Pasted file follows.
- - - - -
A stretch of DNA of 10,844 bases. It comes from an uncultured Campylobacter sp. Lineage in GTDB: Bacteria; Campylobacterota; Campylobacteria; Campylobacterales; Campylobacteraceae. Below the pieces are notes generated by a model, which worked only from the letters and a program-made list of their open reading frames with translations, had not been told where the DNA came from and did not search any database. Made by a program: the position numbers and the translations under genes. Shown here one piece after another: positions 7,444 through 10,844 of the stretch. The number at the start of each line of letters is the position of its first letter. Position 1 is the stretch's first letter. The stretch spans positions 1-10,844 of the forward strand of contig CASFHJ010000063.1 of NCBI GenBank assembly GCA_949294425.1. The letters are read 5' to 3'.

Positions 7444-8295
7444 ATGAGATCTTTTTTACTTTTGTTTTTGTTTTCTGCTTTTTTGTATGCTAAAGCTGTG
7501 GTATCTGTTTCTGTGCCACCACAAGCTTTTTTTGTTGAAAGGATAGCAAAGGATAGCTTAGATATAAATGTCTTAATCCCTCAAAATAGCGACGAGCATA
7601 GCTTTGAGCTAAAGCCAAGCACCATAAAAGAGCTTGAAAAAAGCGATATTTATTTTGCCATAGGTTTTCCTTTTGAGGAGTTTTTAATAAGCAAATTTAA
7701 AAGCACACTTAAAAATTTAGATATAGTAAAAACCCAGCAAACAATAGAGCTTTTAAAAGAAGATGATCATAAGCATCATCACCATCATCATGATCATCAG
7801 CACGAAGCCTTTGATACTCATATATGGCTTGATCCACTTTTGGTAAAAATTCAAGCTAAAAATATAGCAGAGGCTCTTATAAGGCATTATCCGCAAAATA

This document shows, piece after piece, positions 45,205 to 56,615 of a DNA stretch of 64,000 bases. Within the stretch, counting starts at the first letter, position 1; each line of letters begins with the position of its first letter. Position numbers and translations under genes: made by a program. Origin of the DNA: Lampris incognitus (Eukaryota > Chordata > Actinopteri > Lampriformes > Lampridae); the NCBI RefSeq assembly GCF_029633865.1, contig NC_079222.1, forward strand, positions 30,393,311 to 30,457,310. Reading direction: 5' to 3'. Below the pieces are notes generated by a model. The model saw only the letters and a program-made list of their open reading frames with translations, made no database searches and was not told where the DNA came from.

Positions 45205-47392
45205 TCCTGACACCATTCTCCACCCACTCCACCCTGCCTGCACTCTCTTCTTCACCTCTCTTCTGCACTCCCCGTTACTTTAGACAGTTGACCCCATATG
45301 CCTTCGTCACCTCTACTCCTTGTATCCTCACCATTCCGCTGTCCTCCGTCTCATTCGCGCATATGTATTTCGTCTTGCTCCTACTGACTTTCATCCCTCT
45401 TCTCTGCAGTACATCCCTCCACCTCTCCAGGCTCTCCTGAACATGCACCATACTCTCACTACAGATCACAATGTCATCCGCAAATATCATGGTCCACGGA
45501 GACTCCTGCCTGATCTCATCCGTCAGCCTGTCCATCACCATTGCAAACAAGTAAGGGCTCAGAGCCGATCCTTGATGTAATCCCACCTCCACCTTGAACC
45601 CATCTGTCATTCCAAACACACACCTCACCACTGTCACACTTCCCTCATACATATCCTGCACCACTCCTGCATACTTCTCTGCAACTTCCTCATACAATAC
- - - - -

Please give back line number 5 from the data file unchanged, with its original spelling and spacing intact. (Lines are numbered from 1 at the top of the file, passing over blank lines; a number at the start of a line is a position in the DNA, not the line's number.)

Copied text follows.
7601 GCTTTGAGCTAAAGCCAAGCACCATAAAAGAGCTTGAAAAAAGCGATATTTATTTTGCCATAGGTTTTCCTTTTGAGGAGTTTTTAATAAGCAAATTTAA